Teachercide in Thailand

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BANGKOK — In Thailand’s tropical deep south, public school teachers are known to carry more than pencils and lesson books in their knapsacks. Many also tote handguns — and with good reason.

Along with soldiers and cops, teachers are A-list targets for insurgents fighting for an independent Islamic state. Largely unknown in the West, the guerrilla war to establish a Sharia-law sultanate has recently added dozens of casualties — bringing the conflict's deaths to 3,400-plus in this decade alone.

Among this month’s dead: two schoolteachers, one of them eight months pregnant, ambushed with AK-47 fire on their afternoon ride home. Insurgents spared four Muslim teachers in the same pick-up truck and allowed them to drive off with their bleeding co-workers.

One expert on the insurgency, Zachary Abuza, estimates that teachers account for 4 percent to 5 percent of the separatist campaign’s killings. To the militants, public school teachers are “agents of assimilation,” said Abuza, a professor at Boston’s Simmons College and author of the book "Conspiracy of Violence: The Insurgency in Southern Thailand"

“They teach in the Thai language — the national curriculum — and try to socialize Muslims into being good Thai citizens,” Abuza said. “The (public) schools are often the only manifestation of the Thai state in rural communities.”

The insurgents are known as hard-line Malay dialect-speaking Muslims whose ancestors inhabited an ancient coastal sultanate called Pattani. Though Siamese forces annexed their land more than 100 years ago, bitterness has been passed down through generations, and the war still roils within driving distance of Thailand’s touristed coastline.

Since the killing campaign heated up earlier this decade, Thailand’s south has been heavily patrolled by soldiers and run under emergency decrees that allow martial law-style raids and detentions. While the insurgents have reached a stalemate with Thai troops, their killing of public school teachers has proven quite successful.

The majority of deep south students now attend private Islamic schools, leaving Buddhist-centric public schools with “skeleton staffing and short working days,” said Duncan McCargo, professor of Southeast Asian politics at the University of Leeds. Hundreds of less-fortunate schools have been reduced to smoldering embers by arsonists.

“Government schools are largely empty, operating at between 10 and 60 percent capacity,” McCargo said. “The staff has been largely localized. Muslims have replaced many of the Buddhists who used to teach in these schools. But even the local Muslim teachers feel very unsafe.” Muslims seen as collaborators are also heavily targeted.

The growth of Islamic schools may be paying off bonus dividends for insurgents, according to an International Crisis Group report released this week. Separatist teachers, the report said, are secretively recruiting young male secondary school students and indoctrinating them under the guise of football training.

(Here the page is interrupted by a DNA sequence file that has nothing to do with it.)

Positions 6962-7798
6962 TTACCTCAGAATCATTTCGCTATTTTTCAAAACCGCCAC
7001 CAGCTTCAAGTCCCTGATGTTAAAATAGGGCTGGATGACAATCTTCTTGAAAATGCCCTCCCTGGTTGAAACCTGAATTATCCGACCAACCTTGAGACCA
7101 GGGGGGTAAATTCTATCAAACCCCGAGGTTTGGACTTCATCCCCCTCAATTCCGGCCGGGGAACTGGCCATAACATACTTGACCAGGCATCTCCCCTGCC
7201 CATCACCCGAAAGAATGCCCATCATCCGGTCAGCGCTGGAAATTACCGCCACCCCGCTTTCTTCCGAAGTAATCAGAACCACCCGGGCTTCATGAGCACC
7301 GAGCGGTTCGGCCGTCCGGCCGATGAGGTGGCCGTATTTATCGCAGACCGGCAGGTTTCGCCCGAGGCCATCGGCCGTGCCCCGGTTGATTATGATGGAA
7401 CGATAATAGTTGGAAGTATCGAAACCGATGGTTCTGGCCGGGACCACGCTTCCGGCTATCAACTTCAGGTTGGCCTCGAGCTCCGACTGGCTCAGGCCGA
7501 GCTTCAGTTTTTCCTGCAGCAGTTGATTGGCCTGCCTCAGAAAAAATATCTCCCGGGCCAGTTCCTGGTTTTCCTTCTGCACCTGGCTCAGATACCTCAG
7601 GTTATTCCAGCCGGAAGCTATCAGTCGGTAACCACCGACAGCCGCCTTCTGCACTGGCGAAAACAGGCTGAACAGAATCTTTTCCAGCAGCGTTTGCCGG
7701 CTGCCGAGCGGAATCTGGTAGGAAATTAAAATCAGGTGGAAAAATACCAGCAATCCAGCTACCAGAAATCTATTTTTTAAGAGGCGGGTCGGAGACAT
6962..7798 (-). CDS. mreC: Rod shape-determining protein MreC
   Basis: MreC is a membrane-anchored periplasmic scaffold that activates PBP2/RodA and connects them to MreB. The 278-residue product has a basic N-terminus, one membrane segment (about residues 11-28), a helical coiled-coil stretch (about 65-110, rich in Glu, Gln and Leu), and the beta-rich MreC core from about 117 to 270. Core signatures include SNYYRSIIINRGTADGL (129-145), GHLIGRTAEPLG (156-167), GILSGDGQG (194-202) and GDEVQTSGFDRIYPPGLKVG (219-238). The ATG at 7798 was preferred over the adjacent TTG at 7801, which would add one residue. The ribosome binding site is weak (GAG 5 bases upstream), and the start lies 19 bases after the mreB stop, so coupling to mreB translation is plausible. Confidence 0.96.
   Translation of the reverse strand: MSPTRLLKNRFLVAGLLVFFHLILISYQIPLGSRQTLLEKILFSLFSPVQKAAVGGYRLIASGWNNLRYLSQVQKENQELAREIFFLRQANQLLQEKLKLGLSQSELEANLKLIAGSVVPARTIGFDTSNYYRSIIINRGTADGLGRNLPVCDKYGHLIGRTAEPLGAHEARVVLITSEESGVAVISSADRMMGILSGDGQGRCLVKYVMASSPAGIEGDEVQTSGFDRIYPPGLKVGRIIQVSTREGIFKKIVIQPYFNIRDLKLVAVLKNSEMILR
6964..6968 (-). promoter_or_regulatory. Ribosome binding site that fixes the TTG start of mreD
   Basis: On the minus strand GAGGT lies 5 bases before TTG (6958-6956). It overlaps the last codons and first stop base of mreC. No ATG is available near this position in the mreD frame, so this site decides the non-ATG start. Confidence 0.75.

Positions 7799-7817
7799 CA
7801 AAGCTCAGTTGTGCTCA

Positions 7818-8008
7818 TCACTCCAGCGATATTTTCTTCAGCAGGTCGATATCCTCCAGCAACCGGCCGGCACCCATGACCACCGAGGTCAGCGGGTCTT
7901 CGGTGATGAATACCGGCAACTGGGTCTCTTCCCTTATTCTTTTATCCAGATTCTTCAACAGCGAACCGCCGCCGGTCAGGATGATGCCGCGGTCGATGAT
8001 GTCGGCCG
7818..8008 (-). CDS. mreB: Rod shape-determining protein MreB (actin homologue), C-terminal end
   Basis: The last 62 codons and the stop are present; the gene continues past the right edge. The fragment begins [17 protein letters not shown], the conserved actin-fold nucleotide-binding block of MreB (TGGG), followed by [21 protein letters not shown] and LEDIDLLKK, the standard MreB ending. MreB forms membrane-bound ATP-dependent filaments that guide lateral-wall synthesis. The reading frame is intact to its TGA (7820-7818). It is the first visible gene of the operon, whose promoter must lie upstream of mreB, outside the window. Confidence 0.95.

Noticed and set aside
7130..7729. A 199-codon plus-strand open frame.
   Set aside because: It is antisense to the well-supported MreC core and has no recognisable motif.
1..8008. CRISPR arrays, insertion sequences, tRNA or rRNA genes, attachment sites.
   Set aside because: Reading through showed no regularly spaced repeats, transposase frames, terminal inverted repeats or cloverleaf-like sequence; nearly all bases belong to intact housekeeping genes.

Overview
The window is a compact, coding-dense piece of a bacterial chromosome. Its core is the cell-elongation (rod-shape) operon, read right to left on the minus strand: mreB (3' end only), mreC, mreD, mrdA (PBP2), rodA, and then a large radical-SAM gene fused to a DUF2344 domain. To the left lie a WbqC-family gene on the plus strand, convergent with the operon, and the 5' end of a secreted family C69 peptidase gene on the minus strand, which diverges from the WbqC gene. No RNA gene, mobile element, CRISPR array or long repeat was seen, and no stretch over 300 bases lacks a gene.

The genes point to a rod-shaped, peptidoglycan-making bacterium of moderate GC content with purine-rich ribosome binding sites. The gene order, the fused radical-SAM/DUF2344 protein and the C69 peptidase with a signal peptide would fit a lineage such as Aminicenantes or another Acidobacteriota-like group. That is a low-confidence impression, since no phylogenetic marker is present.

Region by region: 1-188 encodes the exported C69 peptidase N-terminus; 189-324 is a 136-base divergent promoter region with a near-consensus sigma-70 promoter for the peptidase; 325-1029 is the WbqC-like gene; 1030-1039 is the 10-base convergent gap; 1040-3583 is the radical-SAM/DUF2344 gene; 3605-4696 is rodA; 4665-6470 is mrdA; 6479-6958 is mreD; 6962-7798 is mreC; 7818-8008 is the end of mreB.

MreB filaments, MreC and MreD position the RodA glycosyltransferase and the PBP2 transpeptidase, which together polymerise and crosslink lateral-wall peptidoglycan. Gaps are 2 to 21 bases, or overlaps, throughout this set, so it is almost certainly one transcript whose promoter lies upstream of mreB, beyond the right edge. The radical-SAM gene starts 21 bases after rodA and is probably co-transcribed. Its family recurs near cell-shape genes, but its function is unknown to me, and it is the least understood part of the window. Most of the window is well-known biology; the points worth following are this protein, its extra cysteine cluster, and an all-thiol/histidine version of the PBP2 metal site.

Other watchdog groups, such as Human Rights Watch, have also condemned the systematic targeting of educators. “There is no excuse for such brutality,” said the group’s Asia director, Brad Adams, who described the trend as “sickening.” In past years, teachers have been beheaded or doused with gasoline and set on fire.

Public school teachers are more than just symbolic targets, Abuza said. Compared to other agents of Thai authority — police and troops — they’re relatively easy to kill. They often commute along rustic back roads lined by endless rubber tree farms in “regular patterns and fixed routines.”

Thailand’s Defense Ministry has even announced plans to arm teachers with 9mm handguns and rifles, with 4,700 firearms set for distribution to educators and community watch-style defense volunteers.

“Teachers are very anxious, especially in the rural areas,” said McCargo, who conducted hundreds of interviews in the region for his book "Tearing Apart the Land: Islam and Legitimacy in Southern Thailand."

“Many teachers have guns — anyone who wants one can easily get one — and have been trained to shoot, often by military instructors,” McCargo said.

This month’s rash of killings — against teachers, civilians and even Muslims knelt in prayer at a crowded mosque — has signaled that the south’s military occupation is not taming the violence.

Thailand’s current premier, Abhisit Vejjajiva, has conceded that the solution will likely rely on economic solutions, not troops. He has even controversially suggested that setting up a Quran-derived Sharia law in the southernmost provinces could ease the crisis.

Meanwhile, separatists who struggle for a long-lost Muslim state have plenty of incentive to prey on public school teachers.

It’s a “win-win,” Abuza said. “Schools have shut down for months at a time, which further convinces Buddhists to leave the region. And Muslims are compelled to enroll their children in privately run madrassas.”

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